Efforts to make it easier for people to choose greener ways of travelling to and from public transport hubs are working, according to a new report.
The door to door action plan published today by the Department for Transport identifies the good work being taken forward that will help make door-to-door journeys by public transport, cycling or walking the norm.
Transport Minister Baroness Kramer said:
"The new year is an ideal time to join the increasing numbers of people who are choosing healthy, more environmentally-friendly methods of getting to work.
"Real life journeys on public transport tend to be more complicated than just a single trip on a train or three stops on the local bus. We want to make it as easy as possible for people to choose greener ways of getting between each mode of transport.
"Since we launched the door to door strategy eight months ago, there have already been significant improvements to integrate public transport. This action plan highlights where progress has been made but there is still more to be done.
Following on from the door to door strategy, published earlier this year, the plan gives a clear signal that this remains a priority area for the department.
Examples of successes include a £14 million investment in two new state-of-the-art bus interchanges at Rochdale and Mansfield improving integration with rail as well as making it easier and safer for people to use sustainable transport.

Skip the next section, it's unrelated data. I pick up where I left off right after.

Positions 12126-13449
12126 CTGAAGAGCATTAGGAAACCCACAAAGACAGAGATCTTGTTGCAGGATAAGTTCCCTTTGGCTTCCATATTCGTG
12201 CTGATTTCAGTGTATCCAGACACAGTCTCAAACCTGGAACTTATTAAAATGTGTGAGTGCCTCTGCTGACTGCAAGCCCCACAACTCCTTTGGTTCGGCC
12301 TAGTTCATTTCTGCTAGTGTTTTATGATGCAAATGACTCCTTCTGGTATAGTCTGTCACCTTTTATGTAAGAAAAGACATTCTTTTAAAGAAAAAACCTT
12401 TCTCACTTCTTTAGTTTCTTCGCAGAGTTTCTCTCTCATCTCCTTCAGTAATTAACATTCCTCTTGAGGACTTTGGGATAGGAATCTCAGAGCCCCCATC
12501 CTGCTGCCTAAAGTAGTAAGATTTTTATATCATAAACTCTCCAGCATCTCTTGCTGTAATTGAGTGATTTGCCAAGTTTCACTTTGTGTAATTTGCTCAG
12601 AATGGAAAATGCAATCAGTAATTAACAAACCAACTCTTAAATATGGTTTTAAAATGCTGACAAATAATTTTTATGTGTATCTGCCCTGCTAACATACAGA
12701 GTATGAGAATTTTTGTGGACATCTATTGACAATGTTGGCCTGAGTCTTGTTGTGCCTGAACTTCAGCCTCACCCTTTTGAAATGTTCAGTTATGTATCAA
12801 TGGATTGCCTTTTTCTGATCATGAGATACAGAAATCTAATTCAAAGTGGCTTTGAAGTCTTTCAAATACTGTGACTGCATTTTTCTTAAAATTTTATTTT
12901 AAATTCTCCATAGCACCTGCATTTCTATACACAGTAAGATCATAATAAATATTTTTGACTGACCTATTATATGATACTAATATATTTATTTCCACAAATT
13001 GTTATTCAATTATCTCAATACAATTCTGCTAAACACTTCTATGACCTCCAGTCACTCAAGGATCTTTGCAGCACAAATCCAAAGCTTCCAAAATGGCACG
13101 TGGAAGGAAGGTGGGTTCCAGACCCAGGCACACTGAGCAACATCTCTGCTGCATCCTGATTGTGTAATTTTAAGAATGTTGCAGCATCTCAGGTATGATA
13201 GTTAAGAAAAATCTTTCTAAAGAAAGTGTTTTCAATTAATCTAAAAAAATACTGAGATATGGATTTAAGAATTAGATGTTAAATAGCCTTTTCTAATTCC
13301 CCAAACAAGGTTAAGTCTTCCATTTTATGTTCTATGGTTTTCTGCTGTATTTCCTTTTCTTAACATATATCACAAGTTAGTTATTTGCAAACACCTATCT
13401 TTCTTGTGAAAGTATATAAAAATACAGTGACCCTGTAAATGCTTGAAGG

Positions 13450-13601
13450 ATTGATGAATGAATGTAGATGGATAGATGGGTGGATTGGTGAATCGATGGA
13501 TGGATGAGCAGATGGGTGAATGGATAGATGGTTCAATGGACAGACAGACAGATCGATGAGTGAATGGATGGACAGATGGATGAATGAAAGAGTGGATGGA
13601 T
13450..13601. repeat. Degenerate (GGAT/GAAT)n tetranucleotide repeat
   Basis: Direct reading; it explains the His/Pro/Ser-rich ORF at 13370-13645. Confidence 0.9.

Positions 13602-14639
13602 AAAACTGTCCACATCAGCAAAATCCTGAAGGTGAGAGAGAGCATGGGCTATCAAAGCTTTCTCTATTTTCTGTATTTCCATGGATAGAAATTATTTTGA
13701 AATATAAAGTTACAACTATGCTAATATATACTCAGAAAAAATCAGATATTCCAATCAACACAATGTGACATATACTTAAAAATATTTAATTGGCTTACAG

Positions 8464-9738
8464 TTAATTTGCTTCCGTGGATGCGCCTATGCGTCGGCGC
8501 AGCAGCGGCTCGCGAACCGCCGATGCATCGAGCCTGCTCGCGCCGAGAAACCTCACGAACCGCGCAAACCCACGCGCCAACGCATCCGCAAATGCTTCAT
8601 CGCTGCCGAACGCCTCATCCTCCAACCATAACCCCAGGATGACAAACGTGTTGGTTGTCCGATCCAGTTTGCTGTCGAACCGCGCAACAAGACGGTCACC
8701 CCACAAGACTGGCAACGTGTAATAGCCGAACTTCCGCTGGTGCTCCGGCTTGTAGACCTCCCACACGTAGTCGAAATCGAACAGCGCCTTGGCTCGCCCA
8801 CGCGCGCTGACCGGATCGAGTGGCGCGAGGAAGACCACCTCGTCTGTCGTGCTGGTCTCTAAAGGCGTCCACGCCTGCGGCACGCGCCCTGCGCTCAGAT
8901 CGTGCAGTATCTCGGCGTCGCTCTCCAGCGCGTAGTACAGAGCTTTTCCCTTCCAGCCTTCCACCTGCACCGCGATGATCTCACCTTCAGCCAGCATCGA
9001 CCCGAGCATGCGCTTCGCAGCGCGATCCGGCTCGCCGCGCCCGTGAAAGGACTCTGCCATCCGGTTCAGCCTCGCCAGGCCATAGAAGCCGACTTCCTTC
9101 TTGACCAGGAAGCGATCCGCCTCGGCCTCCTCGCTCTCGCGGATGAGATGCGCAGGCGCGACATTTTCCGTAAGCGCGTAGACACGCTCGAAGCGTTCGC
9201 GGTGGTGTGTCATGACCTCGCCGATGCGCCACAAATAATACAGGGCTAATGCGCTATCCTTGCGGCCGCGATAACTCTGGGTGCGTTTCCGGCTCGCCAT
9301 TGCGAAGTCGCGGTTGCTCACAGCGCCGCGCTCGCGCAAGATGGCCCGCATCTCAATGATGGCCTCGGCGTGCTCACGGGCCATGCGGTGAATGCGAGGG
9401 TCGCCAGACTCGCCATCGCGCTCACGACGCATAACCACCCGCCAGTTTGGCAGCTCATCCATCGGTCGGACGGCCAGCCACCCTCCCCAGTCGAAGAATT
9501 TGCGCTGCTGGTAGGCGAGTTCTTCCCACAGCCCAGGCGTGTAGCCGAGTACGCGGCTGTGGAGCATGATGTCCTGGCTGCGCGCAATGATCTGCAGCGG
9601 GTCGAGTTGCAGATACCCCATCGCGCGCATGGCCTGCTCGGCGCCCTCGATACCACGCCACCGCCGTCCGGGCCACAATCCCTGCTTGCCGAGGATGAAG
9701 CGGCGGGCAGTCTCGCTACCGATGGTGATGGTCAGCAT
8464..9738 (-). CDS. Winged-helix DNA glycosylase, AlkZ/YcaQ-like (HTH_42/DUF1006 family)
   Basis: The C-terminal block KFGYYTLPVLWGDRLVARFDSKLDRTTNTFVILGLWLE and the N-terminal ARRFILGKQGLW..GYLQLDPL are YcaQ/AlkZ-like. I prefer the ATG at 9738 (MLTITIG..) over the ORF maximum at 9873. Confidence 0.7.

In addition, a £14.5 million investment in cycle facilities at railway stations has been the major enabler in doubling the amount of cycle parking spaces at stations in the lifetime of this Parliament. This has contributed to the number of cycle-rail journeys increasing from 14 million in 2009 to an all time high of 39 million a year.
As more and more people take up cycling, the government is determined to improve their safety and has committed twice the funding for cycling as the previous administration. This includes £94 million to fund ambitious plans to increase, and make safer, cycling in 8 English cities and four national parks, and £35 million for cycle safety projects.
In the summer the Prime Minister announced plans for cycle-proofing roads so that all new Highways Agencytrunk roads and improvement schemes will be designed with cyclists as well as motorists in mind. As part of that, the Highways Agency is also spending £20 million to improve existing infrastructure for cyclists on the strategic roads network.
Earlier in December this year, DfT gave clearance for new low-level traffic lights designed for cyclists to be used. This means that Transport for London (TfL) can now install the lights at Bow Roundabout - the first time the lights have been used in the UK. More than 80 per cent of cyclists favoured the use of low-level signals during the track-based trials of the system, which works by repeating the signal displayed on main traffic lights at the eye level of cyclists.
The door to door action plan highlights work the Department for Transport has led on that will see improvements in the four core areas featured in the strategy:
• accurate, accessible and reliable information about different options for their journey • convenient and affordable tickets, for an entire journey • regular and straightforward connections at all stages of the journey and between different modes of transport • safe and comfortable transport facilities
The government's door to door strategy builds on the government's 2011 local transport white paper.
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